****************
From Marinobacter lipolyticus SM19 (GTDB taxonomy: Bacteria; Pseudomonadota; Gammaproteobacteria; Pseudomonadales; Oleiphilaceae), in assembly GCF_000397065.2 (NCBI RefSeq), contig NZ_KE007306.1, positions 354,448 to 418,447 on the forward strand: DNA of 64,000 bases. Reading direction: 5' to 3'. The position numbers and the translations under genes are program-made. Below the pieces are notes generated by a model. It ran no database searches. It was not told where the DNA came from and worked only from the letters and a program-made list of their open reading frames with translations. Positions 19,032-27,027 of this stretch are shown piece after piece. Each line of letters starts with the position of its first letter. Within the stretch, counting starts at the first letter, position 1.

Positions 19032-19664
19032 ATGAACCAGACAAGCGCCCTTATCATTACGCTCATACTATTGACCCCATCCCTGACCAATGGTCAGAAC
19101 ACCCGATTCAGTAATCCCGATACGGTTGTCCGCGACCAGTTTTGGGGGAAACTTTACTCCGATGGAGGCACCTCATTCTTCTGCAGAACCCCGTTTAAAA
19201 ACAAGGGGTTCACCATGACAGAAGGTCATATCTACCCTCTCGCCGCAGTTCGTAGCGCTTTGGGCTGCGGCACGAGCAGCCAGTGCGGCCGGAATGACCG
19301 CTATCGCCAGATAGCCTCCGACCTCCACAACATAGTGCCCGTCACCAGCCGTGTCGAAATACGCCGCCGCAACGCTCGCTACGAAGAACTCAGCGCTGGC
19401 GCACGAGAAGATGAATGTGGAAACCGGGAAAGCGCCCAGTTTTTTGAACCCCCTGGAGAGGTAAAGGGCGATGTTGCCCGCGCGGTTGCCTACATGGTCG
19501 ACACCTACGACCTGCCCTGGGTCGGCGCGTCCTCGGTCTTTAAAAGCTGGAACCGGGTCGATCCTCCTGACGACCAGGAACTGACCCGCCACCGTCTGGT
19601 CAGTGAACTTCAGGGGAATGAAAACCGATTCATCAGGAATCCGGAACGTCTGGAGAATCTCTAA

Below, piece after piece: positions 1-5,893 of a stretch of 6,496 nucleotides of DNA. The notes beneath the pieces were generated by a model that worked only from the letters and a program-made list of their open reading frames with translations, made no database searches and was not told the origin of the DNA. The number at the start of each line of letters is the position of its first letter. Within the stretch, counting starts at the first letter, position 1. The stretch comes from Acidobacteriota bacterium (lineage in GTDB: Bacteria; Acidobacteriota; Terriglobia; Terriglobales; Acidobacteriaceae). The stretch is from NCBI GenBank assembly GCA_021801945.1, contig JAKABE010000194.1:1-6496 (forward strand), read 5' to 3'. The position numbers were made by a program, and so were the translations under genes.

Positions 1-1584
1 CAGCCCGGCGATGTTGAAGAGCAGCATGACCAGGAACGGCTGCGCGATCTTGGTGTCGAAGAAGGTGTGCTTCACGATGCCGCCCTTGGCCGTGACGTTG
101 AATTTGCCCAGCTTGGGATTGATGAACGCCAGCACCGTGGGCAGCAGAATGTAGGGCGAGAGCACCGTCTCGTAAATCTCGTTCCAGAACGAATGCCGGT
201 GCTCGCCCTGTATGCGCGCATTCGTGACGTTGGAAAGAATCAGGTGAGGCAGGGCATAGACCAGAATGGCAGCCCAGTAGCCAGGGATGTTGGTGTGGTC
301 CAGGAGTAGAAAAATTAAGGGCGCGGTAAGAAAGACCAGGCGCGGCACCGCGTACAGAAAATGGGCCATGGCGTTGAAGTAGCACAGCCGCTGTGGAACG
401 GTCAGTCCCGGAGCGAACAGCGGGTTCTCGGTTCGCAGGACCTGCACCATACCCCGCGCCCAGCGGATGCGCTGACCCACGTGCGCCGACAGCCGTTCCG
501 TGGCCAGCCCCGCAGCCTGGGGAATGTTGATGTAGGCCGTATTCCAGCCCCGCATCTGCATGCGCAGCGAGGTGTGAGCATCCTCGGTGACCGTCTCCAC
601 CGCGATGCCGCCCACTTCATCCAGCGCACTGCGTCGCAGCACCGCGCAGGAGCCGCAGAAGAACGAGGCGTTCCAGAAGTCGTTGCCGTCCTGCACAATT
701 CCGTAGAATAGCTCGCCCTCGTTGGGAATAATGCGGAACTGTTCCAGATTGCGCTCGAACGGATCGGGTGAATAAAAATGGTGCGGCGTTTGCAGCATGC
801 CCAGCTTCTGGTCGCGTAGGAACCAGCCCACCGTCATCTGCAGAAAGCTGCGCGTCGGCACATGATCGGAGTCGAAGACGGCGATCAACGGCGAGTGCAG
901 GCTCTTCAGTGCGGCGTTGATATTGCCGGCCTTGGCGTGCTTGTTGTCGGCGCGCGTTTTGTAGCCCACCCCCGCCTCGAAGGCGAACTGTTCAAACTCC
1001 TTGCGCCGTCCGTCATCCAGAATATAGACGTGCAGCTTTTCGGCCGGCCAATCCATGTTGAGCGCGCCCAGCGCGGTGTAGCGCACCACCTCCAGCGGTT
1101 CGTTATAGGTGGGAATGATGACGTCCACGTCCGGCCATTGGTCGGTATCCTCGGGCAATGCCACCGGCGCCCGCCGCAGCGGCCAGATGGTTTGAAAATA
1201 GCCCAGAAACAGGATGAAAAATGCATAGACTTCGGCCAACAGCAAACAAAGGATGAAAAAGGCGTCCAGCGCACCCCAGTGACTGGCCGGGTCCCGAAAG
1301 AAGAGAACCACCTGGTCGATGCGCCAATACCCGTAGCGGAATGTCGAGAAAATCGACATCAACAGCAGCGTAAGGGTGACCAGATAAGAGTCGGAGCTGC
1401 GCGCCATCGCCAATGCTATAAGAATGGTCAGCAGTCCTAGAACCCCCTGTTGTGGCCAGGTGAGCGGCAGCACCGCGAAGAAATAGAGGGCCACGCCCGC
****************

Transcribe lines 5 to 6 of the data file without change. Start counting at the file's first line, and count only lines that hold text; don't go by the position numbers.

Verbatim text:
19201 ACAAGGGGTTCACCATGACAGAAGGTCATATCTACCCTCTCGCCGCAGTTCGTAGCGCTTTGGGCTGCGGCACGAGCAGCCAGTGCGGCCGGAATGACCG
19301 CTATCGCCAGATAGCCTCCGACCTCCACAACATAGTGCCCGTCACCAGCCGTGTCGAAATACGCCGCCGCAACGCTCGCTACGAAGAACTCAGCGCTGGC